Barrow RNLI Lifeboat Launched to Drifting Yacht
Volunteer crew from the RNLI’s Barrow Lifeboat Station launched their all-weather lifeboat late yesterday evening to recover a yacht drifting in Walney Channel.
The call for assistance came through from the regional HM Coastguard base in Holyhead at 10-56pm. The Coastguard had been contacted by the crew of a yacht moored off Piel Island who had observed another yacht nearby which appeared to be drifting towards the Lifeboat Station.
The crew was paged and the Barrow all-weather lifeboat, ‘Grace Dixon’, was launched at 11-14pm under the command of Coxswain, Shaun Charnley, assisted by a crew of six.
The lifeboat was quickly alongside the casualty vessel, a 28-foot (8.5 metre) yacht. It was established that there was nobody on board the yacht and that it was dragging its mooring in the strong rising tide. Two lifeboat crew members were transferred to the yacht to attach a tow line so that it could be moved to a more secure mooring east of the lifeboat station and clear of the navigation channel.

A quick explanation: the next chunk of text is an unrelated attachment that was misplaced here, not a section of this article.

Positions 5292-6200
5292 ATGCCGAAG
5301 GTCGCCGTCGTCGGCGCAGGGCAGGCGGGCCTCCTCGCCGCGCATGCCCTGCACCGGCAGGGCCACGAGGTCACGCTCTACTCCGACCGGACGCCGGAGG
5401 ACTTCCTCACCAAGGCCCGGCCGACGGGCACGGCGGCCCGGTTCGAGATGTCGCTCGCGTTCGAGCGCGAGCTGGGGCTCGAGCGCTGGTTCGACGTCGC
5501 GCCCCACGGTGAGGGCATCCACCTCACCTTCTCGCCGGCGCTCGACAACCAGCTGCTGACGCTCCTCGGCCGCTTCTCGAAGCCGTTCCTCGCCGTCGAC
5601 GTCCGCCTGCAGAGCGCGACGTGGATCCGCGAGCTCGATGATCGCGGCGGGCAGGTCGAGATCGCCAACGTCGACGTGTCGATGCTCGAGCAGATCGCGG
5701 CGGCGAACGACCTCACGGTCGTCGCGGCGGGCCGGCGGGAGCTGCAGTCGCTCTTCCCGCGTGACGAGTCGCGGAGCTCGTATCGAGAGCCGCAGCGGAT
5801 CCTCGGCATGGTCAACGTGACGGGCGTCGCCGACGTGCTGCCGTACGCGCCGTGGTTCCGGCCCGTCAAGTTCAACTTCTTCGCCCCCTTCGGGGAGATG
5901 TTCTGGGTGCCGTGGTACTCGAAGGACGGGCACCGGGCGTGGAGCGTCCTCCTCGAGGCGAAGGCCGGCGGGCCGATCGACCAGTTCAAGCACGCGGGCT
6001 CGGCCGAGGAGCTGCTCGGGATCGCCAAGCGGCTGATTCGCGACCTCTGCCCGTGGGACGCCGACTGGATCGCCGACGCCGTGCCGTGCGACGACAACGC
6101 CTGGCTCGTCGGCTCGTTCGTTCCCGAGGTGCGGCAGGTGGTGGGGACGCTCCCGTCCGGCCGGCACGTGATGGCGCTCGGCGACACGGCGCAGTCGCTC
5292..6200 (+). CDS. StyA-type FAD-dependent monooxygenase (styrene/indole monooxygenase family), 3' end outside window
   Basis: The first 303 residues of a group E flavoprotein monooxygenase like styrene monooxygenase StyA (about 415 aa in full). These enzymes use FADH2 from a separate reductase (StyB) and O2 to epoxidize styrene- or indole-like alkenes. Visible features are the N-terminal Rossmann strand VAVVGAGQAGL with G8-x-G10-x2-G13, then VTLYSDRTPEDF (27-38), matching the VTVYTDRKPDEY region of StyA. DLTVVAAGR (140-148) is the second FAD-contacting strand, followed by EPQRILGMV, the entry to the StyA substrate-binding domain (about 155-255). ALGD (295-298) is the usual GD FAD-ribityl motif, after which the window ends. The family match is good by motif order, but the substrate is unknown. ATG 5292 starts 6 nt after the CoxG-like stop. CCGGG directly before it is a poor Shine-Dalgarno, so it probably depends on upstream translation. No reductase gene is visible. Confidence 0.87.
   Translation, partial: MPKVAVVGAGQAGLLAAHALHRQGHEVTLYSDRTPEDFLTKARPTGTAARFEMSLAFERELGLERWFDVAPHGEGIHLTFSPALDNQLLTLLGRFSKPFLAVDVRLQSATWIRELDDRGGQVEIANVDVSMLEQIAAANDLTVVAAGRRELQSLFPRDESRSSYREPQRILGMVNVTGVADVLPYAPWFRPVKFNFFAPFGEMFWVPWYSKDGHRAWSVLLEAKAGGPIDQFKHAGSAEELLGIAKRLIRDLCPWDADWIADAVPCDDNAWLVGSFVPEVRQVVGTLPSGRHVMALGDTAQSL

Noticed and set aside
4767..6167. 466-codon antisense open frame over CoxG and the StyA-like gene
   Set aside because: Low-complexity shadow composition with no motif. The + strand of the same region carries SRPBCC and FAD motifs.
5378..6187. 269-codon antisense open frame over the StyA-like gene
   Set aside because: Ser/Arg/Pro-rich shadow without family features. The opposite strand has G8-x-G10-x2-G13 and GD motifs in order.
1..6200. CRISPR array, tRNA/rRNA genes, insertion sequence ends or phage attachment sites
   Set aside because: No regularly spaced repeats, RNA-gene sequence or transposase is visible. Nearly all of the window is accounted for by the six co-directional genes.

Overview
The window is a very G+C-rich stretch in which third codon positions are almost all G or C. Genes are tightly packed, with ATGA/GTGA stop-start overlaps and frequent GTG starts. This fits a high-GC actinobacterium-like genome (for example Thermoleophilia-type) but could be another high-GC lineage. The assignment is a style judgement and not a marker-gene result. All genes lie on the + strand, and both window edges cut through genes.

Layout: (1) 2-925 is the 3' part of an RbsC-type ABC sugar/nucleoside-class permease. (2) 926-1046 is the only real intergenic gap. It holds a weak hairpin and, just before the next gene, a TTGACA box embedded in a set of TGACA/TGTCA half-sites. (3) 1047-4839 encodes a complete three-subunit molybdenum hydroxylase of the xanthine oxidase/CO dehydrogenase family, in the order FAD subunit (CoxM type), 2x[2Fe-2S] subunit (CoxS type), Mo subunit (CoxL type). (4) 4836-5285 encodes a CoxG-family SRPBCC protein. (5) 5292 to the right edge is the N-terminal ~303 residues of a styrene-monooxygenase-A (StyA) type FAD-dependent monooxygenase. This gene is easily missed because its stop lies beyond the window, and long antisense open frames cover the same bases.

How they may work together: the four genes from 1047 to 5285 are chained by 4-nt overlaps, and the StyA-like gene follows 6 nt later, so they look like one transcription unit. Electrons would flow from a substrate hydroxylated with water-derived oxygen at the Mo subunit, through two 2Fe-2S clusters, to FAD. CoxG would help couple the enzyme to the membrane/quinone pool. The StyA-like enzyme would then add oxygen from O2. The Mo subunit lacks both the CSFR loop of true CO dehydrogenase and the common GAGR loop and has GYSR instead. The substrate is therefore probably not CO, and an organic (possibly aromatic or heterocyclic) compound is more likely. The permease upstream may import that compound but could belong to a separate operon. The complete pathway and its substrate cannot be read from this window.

With the casualty vessel safe, the lifeboat returned to the Lifeboat Station at 0-30am (Saturday) where it was rehoused by the waiting slip crew and made ready for the next launch.
The weather at the time of the incident was fine and the wind was north-easterly, Force 2-3. High water was at 0-55am on Saturday with a predicted height of 9.4 metres.
Key facts about the RNLI
The RNLI charity saves lives at sea. Its volunteers provide a 24-hour search and rescue service around the United Kingdom and Republic of Ireland coasts. The RNLI operates over 238 lifeboat stations in the UK and Ireland and, in a normal year, more than 240 lifeguard units on beaches around the UK and Channel Islands. The RNLI is independent of Coastguard and government and depends on voluntary donations and legacies to maintain its rescue service. Since the RNLI was founded in 1824, its lifeboat crews and lifeguards have saved over 142,700 lives.